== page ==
“All newspapers are run to make profits. Full stop. I don’t run anything for respectability. The moment I do, I hope someone will come and fire me and get me out of the place — because that’s not what newspapers are meant to be about.”Great analysis from David Carr at the New York Times:
- Rupert Murdoch.
* First, the deal will be made at some point, regardless of what the Bancroft family said last week. Brute-force capital, like flood waters, always finds a way to break through.Carr also provides a few case studies to ponder:
* Despite his allaying words to the contrary, Mr. Murdoch would operate The Journal, including its editorial operations, as he sees fit. As Mr. Murdoch himself has said throughout his relentlessly acquisitive career, he buys things to run things.
* There is business synergy in the deal — between the News Corporation’s proposed Fox Business cable TV channel and The Journal, for example. But far more important is Mr. Murdoch’s own version of synergy, which puts business, media and government all in a single vertical. Owning The Journal would give him a powerful leverage in all three.
* The price that Mr. Murdoch is offering — $60 a share — is a multiple of ego, not earnings. He may have some other super-secret plan to squeeze more value out of the company, but the deal would give him something that, for all of his stellar business achievements, he’s never achieved in this country: a seat at the gentlemen’s table.
In 1969, he showed up as a white knight when the Carr family (not my people, by the way) were struggling to maintain control of News of the World in London. He assured them that a family member would remain chair and that he would acquire no more than 40 percent of the stock. Not.Neither, of course, do the Bancroft family. I won't be shedding a tear for them when (not if) Murdoch gets their paper. What concerns me is what Rupert Murdoch might do with not just a media empire, but also a virtual stranglehold on global financial data. Many powerful business people read the Wall Street Journal, and not just for the pro-Bush editorials.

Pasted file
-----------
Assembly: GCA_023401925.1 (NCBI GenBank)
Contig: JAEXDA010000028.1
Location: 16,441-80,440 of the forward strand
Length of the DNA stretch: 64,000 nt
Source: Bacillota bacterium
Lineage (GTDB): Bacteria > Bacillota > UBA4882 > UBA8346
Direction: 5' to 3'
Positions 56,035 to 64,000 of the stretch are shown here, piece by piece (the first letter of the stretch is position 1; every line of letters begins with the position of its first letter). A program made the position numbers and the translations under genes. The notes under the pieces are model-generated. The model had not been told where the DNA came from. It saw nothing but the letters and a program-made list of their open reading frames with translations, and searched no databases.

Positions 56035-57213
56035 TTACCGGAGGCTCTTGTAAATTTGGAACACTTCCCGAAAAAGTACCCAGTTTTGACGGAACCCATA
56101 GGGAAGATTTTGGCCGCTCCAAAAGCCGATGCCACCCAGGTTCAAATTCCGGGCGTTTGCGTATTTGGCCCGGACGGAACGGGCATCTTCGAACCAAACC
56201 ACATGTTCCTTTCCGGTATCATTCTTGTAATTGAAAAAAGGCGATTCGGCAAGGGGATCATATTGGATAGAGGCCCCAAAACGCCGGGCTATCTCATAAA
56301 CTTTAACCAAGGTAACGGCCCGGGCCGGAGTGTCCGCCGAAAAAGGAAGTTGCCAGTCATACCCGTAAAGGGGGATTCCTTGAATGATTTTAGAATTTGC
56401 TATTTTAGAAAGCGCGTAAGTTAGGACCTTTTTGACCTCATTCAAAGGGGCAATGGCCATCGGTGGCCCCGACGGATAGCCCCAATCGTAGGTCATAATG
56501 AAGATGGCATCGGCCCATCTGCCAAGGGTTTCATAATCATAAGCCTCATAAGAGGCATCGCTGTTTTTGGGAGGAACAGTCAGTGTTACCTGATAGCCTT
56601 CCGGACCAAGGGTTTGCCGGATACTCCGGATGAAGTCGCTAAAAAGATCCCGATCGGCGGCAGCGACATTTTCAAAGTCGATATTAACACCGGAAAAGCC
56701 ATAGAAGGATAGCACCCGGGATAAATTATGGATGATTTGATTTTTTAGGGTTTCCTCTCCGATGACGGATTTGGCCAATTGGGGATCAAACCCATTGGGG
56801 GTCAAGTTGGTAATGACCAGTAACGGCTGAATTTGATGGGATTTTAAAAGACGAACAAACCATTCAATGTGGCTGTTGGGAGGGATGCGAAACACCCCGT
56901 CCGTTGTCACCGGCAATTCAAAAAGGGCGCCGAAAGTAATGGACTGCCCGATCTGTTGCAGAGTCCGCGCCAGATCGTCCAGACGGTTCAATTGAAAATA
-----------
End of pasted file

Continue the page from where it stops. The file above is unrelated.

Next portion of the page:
In 1976, Dorothy Schiff, owner of The New York Post, found a sympathetic ear and a promise of editorial continuity for her paper, but a cadre of British and Australian journalists began remaking the paper and staff as soon as Mr. Murdoch gained control. As owner of the Post, he took the lead with the newspaper unions on behalf of all the New York newspapers during the 1978 strike and then cut a side deal.
In 1981, he romanced both Harry Evans and his then fiancée Tina Brown for The Sunday Times and The Times of London, but that, too, came to tears. In the mid-1980s, Mr. Murdoch engaged in a dialogue with British newspaper unions even as he built a new printing facility (gilded with razor wire no less) that would render them beside the point...
“When I used to work with Katharine Graham, she used to say his name and then almost spit on the ground,” said Mark M. Edmiston, managing director of AdMedia Partners, an investment bank. “But capitalism is built on the highest and best use of capital and he understands that. Money has no conscience.”
Neither, many would argue, does Mr. Murdoch.
UPDATE: Murdoch has just sold his 7.5% stake in Fairfax. It's called "cashing up" for the big deal.